3. Dig a trench two sandbags wide and 4”-6” deep where the sandbags will be placed.
  4. Lay poly sheeting flat in the trench with the long tail of the sheeting in the direction of the water.
  5. Lay a row of sandbags over the poly sheeting to hold it in place.
    1. Sandbags must be laid both lengthwise and parallel to the direction of flow of the water.
    2. Sandbags must overlap each other, once again paralleling the flow of the water.
    3. The filled part of each sandbag should be laid atop the unfilled part of the bag that preceded it.
  6. Lay a second row of sandbags perpendicular to the first layer, staggered like brickwork, to eliminate gaps. Successive rows of sandbags should be laid over the seams of the sandbags beneath them.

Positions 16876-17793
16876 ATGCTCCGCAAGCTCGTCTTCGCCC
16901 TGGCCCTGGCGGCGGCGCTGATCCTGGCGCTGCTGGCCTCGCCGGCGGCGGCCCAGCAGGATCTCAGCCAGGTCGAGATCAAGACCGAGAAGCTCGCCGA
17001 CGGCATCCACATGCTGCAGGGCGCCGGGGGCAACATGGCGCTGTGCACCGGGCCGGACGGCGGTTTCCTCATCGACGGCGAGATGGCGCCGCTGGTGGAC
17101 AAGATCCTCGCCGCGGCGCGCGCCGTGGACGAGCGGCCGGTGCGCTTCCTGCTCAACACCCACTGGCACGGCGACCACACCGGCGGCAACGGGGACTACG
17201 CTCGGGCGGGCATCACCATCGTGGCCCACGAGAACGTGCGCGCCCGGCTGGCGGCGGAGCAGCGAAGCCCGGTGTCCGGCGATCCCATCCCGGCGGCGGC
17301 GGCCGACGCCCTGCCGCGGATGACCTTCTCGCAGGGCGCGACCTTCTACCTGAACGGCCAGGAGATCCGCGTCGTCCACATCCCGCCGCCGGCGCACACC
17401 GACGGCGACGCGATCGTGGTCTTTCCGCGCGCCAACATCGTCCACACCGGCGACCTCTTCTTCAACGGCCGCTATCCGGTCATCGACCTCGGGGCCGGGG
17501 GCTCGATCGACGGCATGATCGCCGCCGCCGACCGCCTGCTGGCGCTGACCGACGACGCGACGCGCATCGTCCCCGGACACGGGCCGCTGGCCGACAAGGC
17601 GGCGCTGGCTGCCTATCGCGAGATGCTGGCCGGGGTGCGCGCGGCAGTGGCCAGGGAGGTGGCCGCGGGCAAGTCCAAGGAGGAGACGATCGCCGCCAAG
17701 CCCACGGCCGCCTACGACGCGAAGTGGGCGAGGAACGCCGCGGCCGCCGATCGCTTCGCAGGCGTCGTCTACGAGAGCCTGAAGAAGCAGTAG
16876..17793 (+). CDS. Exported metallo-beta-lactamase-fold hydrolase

7. Fold the poly sheeting back over the row of sandbags anchoring it and anchor it again with another row.
  8. Fold the poly sheeting back over the second row of sandbags anchoring it and out of the way so you can build them barrier.
  9. Lay additional layer of sandbags with the openings in alternating directions. Offset each row of sandbags by one half bag length.
  10. Stack the sandbags in a pyramidal wall in a 3-to-1 ratio of width to height which provides optimal structural integrity.
  11. Once each sandbag is placed, tamp it in place to eliminate gaps and to form a tight seal against other sandbags. If you don’t have a tamping bar, this can be accomplished by walking back and forth on the sandbag and the ends of the sandbags it butts up against. Remember to stagger the sandbags and to tuck bag ends underneath the next bag.
  12. One the barrier has achieved the needed height, fold the poly sheeting back over the top of the barrier and anchor it with a row of sandbags.